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The Orange County Transportation Authority had some good news and bad news this week for bus riders.
First, the good news: Beginning Nov. 15 and lasting through New Year’s Eve, bus riders can buy a special $39.99 Jingle Pass that enables them to ride any of the county’s 600 buses that travel local routes. The passes, not good for express routes, are half the regular price.
Now, the bad news: OCTA is moving ahead with pilot programs intended over time to eliminate or reduce many bus routes throughout the county, including several connections to Los Angeles County.
The county has slashed bus service in previous years. Further reductions would be particularly hard on the poor, elderly, disabled and students, say opponents of the plan.
Board members and staff reports insist the changes are necessary because the state Legislature eliminated funding for bus service, leaving counties to carry the load. It previously cut bus routes, citing loss of transit revenue due to the poor economy.
OCTA will give details of initial pilot projects to the OCTA board in February. The board must approve the proposals before they can take effect.
A 10-year plan for bus lines is being developed by OCTA and its consultant, Transportation Management and Design Inc., which holds a $714,000 contract for its work.
A summary of what’s being considered was presented to the OCTA board Monday.
Members of the public told the board the proposed changes created longer walks in unsafe neighborhoods or cut out needed service altogether.
Reggie Mundekis, an experienced commuter who has relied on buses in the past, said she went to a briefing held by the contractor in Anaheim to explain proposed changes.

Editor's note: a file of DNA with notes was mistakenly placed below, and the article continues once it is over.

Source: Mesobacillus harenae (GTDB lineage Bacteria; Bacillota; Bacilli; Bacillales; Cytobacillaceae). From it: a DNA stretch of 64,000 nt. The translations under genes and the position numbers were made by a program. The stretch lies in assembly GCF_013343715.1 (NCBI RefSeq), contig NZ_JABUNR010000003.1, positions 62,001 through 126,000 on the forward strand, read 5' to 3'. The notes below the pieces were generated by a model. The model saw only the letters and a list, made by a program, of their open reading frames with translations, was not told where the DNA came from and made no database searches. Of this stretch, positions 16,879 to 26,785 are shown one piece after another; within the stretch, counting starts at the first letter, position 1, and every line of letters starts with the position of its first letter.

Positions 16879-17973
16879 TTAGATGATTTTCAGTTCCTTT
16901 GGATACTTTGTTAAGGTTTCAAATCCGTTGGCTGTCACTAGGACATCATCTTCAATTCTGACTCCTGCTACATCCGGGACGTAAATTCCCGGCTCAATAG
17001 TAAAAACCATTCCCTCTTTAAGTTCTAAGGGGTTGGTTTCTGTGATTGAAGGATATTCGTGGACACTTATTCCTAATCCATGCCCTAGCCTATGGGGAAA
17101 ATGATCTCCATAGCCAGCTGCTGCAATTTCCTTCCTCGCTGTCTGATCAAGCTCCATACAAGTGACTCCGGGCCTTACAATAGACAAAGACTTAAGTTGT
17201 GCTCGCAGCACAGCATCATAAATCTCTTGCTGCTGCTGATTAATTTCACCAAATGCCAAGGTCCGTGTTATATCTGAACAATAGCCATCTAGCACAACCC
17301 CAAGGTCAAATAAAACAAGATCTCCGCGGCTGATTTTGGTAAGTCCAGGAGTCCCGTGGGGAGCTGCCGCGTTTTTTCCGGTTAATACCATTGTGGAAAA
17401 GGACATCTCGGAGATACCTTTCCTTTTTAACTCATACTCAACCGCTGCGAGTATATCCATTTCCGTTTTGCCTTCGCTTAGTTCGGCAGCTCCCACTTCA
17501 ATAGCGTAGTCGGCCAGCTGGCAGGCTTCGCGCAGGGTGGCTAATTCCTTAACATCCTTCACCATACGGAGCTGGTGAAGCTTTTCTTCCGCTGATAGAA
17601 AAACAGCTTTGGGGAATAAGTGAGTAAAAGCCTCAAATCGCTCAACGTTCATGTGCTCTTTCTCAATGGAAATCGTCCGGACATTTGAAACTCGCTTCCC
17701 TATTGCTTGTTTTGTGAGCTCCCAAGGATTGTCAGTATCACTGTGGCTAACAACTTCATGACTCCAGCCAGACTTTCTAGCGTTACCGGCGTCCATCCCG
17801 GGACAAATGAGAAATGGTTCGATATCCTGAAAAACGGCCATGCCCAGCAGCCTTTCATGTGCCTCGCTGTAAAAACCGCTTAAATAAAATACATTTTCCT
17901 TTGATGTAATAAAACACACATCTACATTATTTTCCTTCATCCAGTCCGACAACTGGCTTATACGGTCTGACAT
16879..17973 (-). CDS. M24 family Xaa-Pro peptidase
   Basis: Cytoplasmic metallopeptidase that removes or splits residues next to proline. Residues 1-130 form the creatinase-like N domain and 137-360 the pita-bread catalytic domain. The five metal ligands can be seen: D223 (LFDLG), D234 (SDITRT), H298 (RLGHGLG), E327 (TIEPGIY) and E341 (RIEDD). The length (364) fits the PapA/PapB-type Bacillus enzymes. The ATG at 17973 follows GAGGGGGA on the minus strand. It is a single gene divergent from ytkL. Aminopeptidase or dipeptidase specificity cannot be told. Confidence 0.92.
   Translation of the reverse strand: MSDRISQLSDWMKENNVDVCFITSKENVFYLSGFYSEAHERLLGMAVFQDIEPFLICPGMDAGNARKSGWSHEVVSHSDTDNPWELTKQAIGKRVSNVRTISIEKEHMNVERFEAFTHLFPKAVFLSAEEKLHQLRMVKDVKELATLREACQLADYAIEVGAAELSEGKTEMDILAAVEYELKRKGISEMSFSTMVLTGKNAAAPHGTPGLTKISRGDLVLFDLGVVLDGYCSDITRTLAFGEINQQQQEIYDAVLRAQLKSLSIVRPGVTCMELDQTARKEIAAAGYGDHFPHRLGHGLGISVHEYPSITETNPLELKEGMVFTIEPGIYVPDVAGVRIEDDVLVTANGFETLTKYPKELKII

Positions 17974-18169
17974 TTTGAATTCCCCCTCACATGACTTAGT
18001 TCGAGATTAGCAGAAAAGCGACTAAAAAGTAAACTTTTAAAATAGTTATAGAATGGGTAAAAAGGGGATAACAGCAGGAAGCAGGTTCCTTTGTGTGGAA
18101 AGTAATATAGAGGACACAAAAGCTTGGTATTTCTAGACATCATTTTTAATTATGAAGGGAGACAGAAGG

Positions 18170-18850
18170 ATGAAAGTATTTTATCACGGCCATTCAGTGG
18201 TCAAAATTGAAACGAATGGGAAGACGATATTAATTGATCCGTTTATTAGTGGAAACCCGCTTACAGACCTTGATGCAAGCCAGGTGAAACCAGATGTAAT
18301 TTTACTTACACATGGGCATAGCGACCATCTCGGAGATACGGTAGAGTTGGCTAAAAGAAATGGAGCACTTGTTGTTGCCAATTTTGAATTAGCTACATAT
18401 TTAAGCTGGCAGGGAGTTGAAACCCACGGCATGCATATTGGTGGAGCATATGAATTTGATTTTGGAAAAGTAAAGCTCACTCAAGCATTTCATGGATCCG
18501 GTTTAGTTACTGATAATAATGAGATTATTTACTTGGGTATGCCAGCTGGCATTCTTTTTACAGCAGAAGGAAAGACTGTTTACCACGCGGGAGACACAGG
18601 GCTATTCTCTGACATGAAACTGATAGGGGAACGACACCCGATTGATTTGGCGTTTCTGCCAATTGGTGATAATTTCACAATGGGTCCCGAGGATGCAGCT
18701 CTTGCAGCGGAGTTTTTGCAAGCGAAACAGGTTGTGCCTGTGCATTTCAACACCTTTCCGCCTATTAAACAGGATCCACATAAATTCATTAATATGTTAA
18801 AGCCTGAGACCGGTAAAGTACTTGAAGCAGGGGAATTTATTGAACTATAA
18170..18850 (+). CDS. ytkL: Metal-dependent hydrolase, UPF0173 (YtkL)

She said consultants at the meeting were unclear about which routes were being eliminated. She said Huntington Beach, Garden Grove and South County areas will lose a number of routes. In addition, she said, the plan cuts out small routes used to connect long routes, leaving riders no way to transfer between buses.
“They’re making pretty significant changes to services by cutting services,” she said. “They’re not being transparent with the public. I don’t think it’s fair to go into parts of towns and whack out service.”
She said that before services are eliminated, OCTA should go “face to face” with those who will be affected by the changes and learn what will happen to them as a result of the cuts.
By offering the Jingle Pass, OCTA is acknowledging the continuing effects of the recession.
“More than ever, many families in Orange County are facing tough times,” states an advertisement for Jingle Pass. “Even in OC, nearly one in four children may go hungry tonight.”
To help the poor, OCTA is partnering with the Second Harvest Food Bank on a countywide holiday food drive. Those who donate nonperishable food items are entered in a drawing for a free Jingle Pass.